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After the deaths of four young children in June, Maine lawmakers have again turned their attention to the state’s child welfare system. The inclination to “fix” the system is well placed. Finding that fix, however, is no easy task.
“Solving Maine’s child welfare system issues may be Legislature’s hardest problem,” a BDN headline proclaimed last week.
“Any problems will not be simply solved with more boards or regulatory regimes, which are often lawmakers’ first instinct,” BDN politics editor Michael Shepherd wrote. “That is why this may be the hardest problem facing the Maine Legislature right now.”
Meaningful change is most likely to come from the people who work daily to protect the wellbeing of the children and families that come into contact with the state’s social welfare agency: the caseworkers. Despite years of hiring more staff, improving training, clarifying expectations and updating record keeping, it appears the child welfare caseworkers are still struggling.
A survey of child welfare caseworkers, presented to the Legislature’s Health and Human Services Committee last week, found that these employees of the state Department of Health and Human Services felt overwhelmed. They nearly universally said they had too many cases to manage and nearly a third worried that the high caseloads put children in danger. Eighty percent said they needed to put in extra, unpaid time to complete paperwork at least three times a week; 39 percent said they had to do so every day.
Many frequently thought about quitting their jobs.
Meanwhile, 2021 was the most deadly year on record for Maine children. Twenty-five children died last year in incidents that were tracked by the state and associated with abuse, neglect or after a history of family involvement with the child welfare system, according to data released by the Maine Department of Health and Human Services last week. That’s more than double in 2020.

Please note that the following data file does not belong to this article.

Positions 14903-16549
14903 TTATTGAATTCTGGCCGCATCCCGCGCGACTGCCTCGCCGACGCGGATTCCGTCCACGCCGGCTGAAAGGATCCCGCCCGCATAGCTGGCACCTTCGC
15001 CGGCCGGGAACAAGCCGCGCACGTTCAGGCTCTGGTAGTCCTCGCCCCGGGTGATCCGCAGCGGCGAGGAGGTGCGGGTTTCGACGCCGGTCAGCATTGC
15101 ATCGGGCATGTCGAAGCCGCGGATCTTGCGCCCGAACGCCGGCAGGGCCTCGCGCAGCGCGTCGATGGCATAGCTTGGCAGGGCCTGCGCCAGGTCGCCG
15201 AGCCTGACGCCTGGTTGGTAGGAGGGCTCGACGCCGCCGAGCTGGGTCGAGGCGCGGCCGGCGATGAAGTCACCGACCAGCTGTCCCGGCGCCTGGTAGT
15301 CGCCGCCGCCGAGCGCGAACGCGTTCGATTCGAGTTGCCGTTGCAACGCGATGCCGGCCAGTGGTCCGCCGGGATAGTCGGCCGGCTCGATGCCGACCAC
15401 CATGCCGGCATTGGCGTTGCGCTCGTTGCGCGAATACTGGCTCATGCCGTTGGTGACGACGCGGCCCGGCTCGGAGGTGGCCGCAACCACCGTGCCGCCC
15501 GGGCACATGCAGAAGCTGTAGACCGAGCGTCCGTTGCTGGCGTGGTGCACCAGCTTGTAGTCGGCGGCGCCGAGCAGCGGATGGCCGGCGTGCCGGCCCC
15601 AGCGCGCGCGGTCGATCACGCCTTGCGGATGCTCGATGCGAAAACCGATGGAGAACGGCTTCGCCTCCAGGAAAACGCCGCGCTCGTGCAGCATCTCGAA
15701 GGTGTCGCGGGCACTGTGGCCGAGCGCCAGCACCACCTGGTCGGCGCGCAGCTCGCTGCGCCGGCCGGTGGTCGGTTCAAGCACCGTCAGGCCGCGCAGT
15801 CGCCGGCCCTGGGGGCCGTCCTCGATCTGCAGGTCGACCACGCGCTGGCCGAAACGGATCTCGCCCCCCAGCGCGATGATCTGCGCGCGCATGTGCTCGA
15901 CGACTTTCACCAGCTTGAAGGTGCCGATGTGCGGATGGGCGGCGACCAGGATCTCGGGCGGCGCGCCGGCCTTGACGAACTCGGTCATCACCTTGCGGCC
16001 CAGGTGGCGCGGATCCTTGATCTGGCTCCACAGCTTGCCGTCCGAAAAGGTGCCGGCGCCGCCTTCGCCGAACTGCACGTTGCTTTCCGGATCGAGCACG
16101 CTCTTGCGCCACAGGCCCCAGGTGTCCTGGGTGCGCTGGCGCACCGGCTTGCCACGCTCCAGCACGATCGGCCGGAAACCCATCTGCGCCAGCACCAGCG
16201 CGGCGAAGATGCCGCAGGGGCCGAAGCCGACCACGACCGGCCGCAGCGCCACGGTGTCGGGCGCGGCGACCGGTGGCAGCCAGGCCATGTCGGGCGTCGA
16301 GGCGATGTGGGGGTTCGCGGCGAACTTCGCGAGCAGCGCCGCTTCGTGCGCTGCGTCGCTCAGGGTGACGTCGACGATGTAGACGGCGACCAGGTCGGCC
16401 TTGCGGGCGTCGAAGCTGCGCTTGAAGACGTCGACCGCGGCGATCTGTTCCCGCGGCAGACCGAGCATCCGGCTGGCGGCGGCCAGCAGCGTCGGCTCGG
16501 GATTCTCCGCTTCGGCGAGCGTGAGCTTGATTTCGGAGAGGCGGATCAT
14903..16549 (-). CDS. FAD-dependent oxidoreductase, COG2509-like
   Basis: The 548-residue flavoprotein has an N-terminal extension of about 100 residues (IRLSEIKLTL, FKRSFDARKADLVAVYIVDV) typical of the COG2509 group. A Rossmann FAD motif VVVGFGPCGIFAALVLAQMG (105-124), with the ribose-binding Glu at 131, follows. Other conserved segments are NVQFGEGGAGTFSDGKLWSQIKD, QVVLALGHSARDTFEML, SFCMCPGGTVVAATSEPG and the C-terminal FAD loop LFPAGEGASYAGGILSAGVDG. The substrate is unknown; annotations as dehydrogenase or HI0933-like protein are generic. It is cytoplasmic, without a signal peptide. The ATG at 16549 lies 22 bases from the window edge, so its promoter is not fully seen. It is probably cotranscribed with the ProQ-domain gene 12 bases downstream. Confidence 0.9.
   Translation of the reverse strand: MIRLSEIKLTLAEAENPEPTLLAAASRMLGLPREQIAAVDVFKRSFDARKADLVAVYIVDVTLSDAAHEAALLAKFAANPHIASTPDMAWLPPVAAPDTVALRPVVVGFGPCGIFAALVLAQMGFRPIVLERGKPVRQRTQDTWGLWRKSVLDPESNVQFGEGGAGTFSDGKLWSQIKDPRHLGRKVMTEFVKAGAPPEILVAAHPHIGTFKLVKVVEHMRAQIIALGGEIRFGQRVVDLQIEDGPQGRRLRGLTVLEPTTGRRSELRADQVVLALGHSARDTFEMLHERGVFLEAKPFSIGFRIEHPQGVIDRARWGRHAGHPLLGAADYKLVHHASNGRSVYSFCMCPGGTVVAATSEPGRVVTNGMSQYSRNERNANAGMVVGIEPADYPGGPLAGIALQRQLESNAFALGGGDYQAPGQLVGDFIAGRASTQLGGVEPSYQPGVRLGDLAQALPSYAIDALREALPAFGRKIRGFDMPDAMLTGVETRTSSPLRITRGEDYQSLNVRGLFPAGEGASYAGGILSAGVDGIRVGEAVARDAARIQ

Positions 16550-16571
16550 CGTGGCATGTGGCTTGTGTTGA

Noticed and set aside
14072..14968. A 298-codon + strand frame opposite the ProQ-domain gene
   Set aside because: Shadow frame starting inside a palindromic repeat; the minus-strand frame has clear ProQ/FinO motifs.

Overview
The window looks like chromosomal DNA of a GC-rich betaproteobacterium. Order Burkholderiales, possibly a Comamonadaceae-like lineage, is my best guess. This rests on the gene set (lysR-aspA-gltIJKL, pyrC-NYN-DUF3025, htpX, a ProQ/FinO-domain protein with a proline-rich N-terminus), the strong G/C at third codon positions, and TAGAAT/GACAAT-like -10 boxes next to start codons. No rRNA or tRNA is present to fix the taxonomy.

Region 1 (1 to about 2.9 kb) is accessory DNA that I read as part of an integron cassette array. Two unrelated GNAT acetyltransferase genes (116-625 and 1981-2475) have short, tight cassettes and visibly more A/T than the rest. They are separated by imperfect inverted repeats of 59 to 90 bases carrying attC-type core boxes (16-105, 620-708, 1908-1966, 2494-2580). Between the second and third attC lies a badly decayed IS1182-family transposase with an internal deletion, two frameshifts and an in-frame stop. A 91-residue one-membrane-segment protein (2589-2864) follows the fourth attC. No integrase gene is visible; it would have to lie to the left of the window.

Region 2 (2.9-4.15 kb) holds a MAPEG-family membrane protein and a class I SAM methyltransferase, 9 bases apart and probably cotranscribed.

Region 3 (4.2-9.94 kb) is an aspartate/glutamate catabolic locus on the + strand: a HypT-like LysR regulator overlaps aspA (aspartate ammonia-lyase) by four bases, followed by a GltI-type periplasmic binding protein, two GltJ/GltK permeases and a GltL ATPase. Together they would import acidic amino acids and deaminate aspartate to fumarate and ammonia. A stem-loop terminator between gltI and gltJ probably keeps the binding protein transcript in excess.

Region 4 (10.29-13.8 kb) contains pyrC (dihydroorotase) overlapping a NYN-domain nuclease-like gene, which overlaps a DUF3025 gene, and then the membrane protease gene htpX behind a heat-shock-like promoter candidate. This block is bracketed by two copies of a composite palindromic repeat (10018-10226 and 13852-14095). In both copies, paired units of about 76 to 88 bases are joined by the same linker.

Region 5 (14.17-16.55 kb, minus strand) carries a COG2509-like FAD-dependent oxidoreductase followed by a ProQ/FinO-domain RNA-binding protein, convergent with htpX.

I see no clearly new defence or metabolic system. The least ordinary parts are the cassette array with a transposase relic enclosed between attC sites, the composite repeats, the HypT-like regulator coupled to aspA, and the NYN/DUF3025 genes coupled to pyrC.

Certainly the COVID-19 pandemic, with its isolation and disruptions to work and school, added to family stress. But, that is unlikely the entire reason for this troubling increase.
We won’t pretend that there are simple answers to this problem, but lawmakers should focus much of their attention on caseworkers and the challenges they continue to report.
The Department of Health and Human Services pointed out that the 77 case workers who responded to the union survey represent a small fraction of the nearly 400 child welfare caseworkers employed by the department. This may be true, but the survey results are alarming.
Despite the Mills administration hiring 70 additional caseworkers in recent years, there are not enough of them, according to a recent workload assessment conducted by the department, which found that 33 more are needed. The shortage is especially acute in Franklin County, where 13 additional caseworkers are needed to meet state benchmarks.
Turnover among caseworkers has also dropped, but too many open positions remain unfilled.
The department has taken steps to improve working conditions – by increasing training and support, reducing workloads, improving record keeping and sharing, which should help identify high-risk living situations more quickly. Yet, it is still hard to maintain the needed number of caseworkers.
“Even with these improvements and additions, the department agrees that further support is needed to child protective workers and staff,” Todd Landry, the director of the Office of Child and Family Services told the Health and Human Services Committee last week.
That leaves another option – pay them more. The starting salary for a caseworker in the Office of Child and Family Services is about $52,000 a year. The highest caseworker salary is about $66,000. That may sound high to some, but consider that these caseworkers are called in to potentially life-altering decisions for children and parents.
Like many other fields in Maine where workers are hard to find – nursing homes, schools and childcare centers come to mind – higher wages need to be part of the solution to attracting and retaining workers.
Department officials say that Gov. Janet Mills will include provisions in her supplemental budget proposal to help caseworkers deal with weekend and overnight responsibilities. That’s important, but addressing the overall caseworker shortage – and improving their worker conditions – remains vital for the health and wellbeing of Maine’s most vulnerable children.